As you will learn from this collection of essays, most written by Ayn Rand, her philosophy of Objectivism entailed that she was neither a “liberal” (see chs. That commitment to rationality informs Rand’s distinctive intellectual approach, manifest in the essays in this book: she penetrates to the timeless, fundamental ideas underlying a given event, movement, or issue.
But her analysis widens to a profound issue in philosophy: the crucial importance of scrutinizing the validity of concepts and how we use them.
“Extremism,” Rand argued, was an example of a broader fallacy in thinking.
The enduring tragedy of American businessmen, she explains (ch.
15), is that they lend moral (and financial) support to their own destroyers.
While many people notice that various concepts and terms swirling about today may be fuzzy or questionable, few people make it a standing policy to question them. Yaron Brook, chairman of the board of the Ayn Rand Institute, engaged in a spirited and fast-moving conversation with prominent conservative commentator Ben Shapiro on Shapiro’s Sunday Special web series on August 25.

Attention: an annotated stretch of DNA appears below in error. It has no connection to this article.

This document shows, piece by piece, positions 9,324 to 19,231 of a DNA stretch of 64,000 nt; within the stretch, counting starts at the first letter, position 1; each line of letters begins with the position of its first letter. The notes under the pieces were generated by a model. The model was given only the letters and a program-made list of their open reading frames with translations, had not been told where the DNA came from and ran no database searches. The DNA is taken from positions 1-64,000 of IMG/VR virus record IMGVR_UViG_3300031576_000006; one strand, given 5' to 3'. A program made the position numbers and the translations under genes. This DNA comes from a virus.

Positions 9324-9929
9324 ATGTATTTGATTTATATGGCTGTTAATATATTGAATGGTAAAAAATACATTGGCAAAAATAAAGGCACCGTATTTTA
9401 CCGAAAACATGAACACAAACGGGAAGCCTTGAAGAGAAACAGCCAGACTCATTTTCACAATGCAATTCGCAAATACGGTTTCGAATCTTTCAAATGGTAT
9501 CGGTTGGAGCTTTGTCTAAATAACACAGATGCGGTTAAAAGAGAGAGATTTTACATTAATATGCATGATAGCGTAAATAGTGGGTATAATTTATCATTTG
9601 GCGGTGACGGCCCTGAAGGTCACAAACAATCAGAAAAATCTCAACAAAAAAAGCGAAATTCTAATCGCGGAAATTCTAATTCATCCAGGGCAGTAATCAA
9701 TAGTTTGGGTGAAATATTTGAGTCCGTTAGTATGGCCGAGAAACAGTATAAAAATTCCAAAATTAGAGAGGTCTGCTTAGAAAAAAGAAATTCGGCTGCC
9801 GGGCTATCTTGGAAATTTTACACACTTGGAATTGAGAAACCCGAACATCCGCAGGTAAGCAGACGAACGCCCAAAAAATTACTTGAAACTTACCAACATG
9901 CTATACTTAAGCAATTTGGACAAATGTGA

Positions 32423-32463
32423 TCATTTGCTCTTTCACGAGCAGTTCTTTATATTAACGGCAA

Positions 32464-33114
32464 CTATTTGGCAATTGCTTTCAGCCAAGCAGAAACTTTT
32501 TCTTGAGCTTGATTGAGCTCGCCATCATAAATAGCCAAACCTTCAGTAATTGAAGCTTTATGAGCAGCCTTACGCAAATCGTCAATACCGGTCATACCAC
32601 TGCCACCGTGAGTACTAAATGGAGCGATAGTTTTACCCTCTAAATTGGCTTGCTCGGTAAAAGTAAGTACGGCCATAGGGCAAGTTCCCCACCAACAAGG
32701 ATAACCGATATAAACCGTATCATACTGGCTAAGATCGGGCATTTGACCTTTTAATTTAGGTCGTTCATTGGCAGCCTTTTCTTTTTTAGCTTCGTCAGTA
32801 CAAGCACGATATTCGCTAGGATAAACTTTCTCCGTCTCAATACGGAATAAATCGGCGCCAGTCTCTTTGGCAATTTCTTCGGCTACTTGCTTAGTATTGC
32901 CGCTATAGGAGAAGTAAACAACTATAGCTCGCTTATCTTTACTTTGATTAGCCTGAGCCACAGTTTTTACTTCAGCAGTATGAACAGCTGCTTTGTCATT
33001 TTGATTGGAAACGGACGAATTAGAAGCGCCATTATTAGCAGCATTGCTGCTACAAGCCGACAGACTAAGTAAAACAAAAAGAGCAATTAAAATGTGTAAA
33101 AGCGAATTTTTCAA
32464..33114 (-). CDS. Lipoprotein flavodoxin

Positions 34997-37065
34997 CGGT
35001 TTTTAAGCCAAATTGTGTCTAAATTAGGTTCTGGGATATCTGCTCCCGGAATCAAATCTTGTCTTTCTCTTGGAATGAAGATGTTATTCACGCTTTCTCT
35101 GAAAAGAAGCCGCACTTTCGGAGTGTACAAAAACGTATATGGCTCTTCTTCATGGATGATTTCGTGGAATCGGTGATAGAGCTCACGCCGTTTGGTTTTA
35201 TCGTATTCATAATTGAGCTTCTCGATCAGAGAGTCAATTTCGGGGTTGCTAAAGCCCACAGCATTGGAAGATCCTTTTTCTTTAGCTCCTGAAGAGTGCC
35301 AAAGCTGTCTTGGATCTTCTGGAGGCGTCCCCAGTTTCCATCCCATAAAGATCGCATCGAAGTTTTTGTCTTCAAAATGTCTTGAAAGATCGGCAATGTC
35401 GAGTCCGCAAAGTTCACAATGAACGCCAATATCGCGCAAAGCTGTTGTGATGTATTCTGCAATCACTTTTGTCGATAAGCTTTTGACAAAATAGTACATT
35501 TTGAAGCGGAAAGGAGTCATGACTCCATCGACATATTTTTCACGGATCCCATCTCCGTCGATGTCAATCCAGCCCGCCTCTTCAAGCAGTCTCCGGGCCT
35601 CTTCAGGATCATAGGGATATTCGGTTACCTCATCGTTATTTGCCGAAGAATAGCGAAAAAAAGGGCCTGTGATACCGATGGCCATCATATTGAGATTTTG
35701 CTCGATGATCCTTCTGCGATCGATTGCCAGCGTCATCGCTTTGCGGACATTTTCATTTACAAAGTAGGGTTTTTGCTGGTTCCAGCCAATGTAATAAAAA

One lesson, then, is to make it a policy to be critical about the concepts we adopt and be alert to the fallacy of “package-dealing” in our thinking.
ARI began operations on February 1, 1985, three years after Rand's death, in Marina del Rey, California.
The first board of directors included Snider and psychologist Edith Packer.
Instead of assuming that the term is well-defined and helpful simply because it’s widely used, Rand asks: What facts in the world are supposed to give rise to this concept?
What, if anything, do they have essentially in common? It was an instance of what she called the fallacy of “package-dealing,” which involves grouping together under one term a set of “disparate, incongruous, contradictory elements taken out of any logical conceptual order or context.” “No mind,” Rand observes, “is better than the precision of its concepts,” and there are widely applicable lessons in her essay on how we can become better thinkers.